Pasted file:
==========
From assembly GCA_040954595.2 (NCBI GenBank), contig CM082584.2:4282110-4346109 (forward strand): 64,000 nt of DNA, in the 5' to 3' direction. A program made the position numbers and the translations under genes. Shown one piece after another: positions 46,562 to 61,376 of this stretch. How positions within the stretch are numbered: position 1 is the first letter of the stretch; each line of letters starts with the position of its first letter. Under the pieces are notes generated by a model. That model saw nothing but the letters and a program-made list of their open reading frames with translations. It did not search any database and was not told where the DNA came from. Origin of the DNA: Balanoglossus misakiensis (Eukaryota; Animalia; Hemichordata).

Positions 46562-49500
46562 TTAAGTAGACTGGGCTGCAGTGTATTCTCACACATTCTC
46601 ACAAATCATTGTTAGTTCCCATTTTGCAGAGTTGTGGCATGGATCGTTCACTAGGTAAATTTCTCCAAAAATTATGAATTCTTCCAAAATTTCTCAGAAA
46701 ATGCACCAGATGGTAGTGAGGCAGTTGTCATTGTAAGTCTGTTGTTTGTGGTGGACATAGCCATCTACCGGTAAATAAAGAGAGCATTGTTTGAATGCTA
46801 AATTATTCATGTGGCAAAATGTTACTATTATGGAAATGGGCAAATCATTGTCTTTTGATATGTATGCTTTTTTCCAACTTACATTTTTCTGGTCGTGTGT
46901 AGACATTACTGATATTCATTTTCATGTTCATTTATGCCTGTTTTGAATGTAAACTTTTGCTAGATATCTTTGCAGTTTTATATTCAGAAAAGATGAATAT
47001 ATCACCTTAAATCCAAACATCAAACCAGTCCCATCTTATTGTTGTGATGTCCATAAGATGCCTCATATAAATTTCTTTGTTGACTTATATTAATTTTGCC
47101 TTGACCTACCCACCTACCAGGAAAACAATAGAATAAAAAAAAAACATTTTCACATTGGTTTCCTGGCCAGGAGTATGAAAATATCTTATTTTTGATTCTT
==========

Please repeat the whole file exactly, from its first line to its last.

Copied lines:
From assembly GCA_040954595.2 (NCBI GenBank), contig CM082584.2:4282110-4346109 (forward strand): 64,000 nt of DNA, in the 5' to 3' direction. A program made the position numbers and the translations under genes. Shown one piece after another: positions 46,562 to 61,376 of this stretch. How positions within the stretch are numbered: position 1 is the first letter of the stretch; each line of letters starts with the position of its first letter. Under the pieces are notes generated by a model. That model saw nothing but the letters and a program-made list of their open reading frames with translations. It did not search any database and was not told where the DNA came from. Origin of the DNA: Balanoglossus misakiensis (Eukaryota; Animalia; Hemichordata).

Positions 46562-49500
46562 TTAAGTAGACTGGGCTGCAGTGTATTCTCACACATTCTC
46601 ACAAATCATTGTTAGTTCCCATTTTGCAGAGTTGTGGCATGGATCGTTCACTAGGTAAATTTCTCCAAAAATTATGAATTCTTCCAAAATTTCTCAGAAA
46701 ATGCACCAGATGGTAGTGAGGCAGTTGTCATTGTAAGTCTGTTGTTTGTGGTGGACATAGCCATCTACCGGTAAATAAAGAGAGCATTGTTTGAATGCTA
46801 AATTATTCATGTGGCAAAATGTTACTATTATGGAAATGGGCAAATCATTGTCTTTTGATATGTATGCTTTTTTCCAACTTACATTTTTCTGGTCGTGTGT
46901 AGACATTACTGATATTCATTTTCATGTTCATTTATGCCTGTTTTGAATGTAAACTTTTGCTAGATATCTTTGCAGTTTTATATTCAGAAAAGATGAATAT
47001 ATCACCTTAAATCCAAACATCAAACCAGTCCCATCTTATTGTTGTGATGTCCATAAGATGCCTCATATAAATTTCTTTGTTGACTTATATTAATTTTGCC
47101 TTGACCTACCCACCTACCAGGAAAACAATAGAATAAAAAAAAAACATTTTCACATTGGTTTCCTGGCCAGGAGTATGAAAATATCTTATTTTTGATTCTT